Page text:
Many Floridians interpreted the election of President Abraham Lincoln in November 1860 as a dangerous step toward the abolition of slavery. When the Florida Legislature convened later that month, the members passed a law calling for a “Convention of the People” to determine how the state would respond to the crisis. Delegates were elected by popular vote in December, and the convention met in Tallahassee in January 1861. The delegates voted 62-7 to withdraw Florida from the Union, making it the third state to secede. The convention also made numerous changes to the state constitution, altering the terms of office for many officials and deleting references to the United States.

Constitution of the State of Florida, 1865

Civil government was suspended when the Union military first occupied Florida in May 1865. Hoping to return the former Confederate states to the Union as quickly as possible, President Andrew Johnson appointed Judge William Marvin of Key West as provisional governor and directed him to call a constitutional convention. The delegates annulled the Ordinance of Secession and framed a new state constitution that recognized the end of slavery. The life of this document was a short one, however. The Republican majority in Congress, unsatisfied with the former Confederate states’ limited acceptance of freedom for African Americans, passed the Reconstruction Acts over President Johnson’s veto and reestablished military control in the South.

Constitution of the State of Florida, 1868

Under the Reconstruction Acts, Congress assumed control over readmission of the former Confederate states to the Union. The United States military reoccupied those states and caused all eligible men over 21, regardless of race, to be registered to vote. Each state’s newly enfranchised electorate then selected delegates to frame a new state constitution and submit it to Congress for approval. Florida’s constitutional convention met in January 1868, and the voters ratified the final document on May 4, 1868. Congress officially declared Florida back in the Union later that year on July 25.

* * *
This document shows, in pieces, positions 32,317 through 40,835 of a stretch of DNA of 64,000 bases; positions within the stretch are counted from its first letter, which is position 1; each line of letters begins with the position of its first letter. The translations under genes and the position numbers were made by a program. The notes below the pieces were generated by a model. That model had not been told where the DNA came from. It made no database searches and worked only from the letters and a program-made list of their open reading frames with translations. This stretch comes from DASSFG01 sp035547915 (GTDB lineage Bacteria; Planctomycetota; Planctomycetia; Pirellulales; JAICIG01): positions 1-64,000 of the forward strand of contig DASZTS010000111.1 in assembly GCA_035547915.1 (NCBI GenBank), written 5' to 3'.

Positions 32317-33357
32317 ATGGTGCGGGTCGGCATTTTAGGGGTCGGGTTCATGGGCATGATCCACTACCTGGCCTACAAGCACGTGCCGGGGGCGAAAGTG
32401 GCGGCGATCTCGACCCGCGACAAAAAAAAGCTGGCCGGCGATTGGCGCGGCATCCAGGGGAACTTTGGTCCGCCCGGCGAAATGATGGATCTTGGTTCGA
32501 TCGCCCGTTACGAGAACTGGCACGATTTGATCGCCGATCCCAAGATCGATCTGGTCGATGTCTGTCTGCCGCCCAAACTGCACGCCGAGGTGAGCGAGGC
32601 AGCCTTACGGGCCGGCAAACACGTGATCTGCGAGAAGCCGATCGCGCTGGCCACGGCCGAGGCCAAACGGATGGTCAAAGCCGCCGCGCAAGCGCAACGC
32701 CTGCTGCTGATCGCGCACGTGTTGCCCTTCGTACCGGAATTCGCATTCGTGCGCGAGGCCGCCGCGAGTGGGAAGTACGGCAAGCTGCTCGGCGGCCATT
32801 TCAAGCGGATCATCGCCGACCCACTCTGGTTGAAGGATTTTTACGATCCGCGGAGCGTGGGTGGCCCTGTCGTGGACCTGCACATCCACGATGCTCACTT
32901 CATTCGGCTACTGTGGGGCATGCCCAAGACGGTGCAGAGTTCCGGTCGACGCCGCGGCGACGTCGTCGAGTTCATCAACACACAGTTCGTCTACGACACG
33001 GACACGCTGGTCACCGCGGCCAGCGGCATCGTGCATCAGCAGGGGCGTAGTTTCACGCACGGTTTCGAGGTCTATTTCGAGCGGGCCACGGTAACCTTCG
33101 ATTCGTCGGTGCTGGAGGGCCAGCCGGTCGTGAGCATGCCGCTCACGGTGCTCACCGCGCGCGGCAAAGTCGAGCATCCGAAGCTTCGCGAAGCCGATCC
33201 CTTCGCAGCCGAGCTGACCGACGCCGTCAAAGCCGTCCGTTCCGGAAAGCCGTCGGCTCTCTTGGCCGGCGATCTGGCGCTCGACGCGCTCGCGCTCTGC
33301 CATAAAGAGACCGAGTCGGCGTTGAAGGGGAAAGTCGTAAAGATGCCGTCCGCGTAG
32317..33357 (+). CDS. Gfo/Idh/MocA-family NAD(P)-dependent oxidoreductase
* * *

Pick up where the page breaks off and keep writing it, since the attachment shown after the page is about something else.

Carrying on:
Constitution of the State of Florida, 1885

The contents of Florida’s 1868 constitution were profoundly shaped by the dominance of the Republican Party and the enfranchisement of African Americans for the first time. By the early 1880s, however, conservative Democrats controlled state politics and wanted to reverse some of the old document’s provisions. A convention met in Tallahassee in June 1885 and drafted a new state constitution, which was ratified by the people in November 1886. Many offices that had previously been filled by appointment were made elective under the new document. Segregation of public schools was made mandatory, poll taxes were legalized and intermarriage between whites and African Americans was prohibited.

https://www.floridamemory.com/discover/historical_records/constitution/


Public Officer Oath in Florida's Constitutions

Florida Constitution of 1838 Article VI

Section 11. Members of the General Assembly, and all officers, Civil or Military, before they enter upon the execution of their respective offices, shall take the following oath or affirmation: I do swear (or affirm,) that I am duly qualified, according to the Constitution of this State, to exercise the office to which I have been elected, (or appointed) and will, to the best of my abilities, discharge the duties thereof, and preserve, protect, and defend the Constitution of this State, and of the United States.

http://library.law.fsu.edu/Digital-Collections/CRC/CRC-1998/conhist/1838con.html


Florida Constitution of 1861 Article VI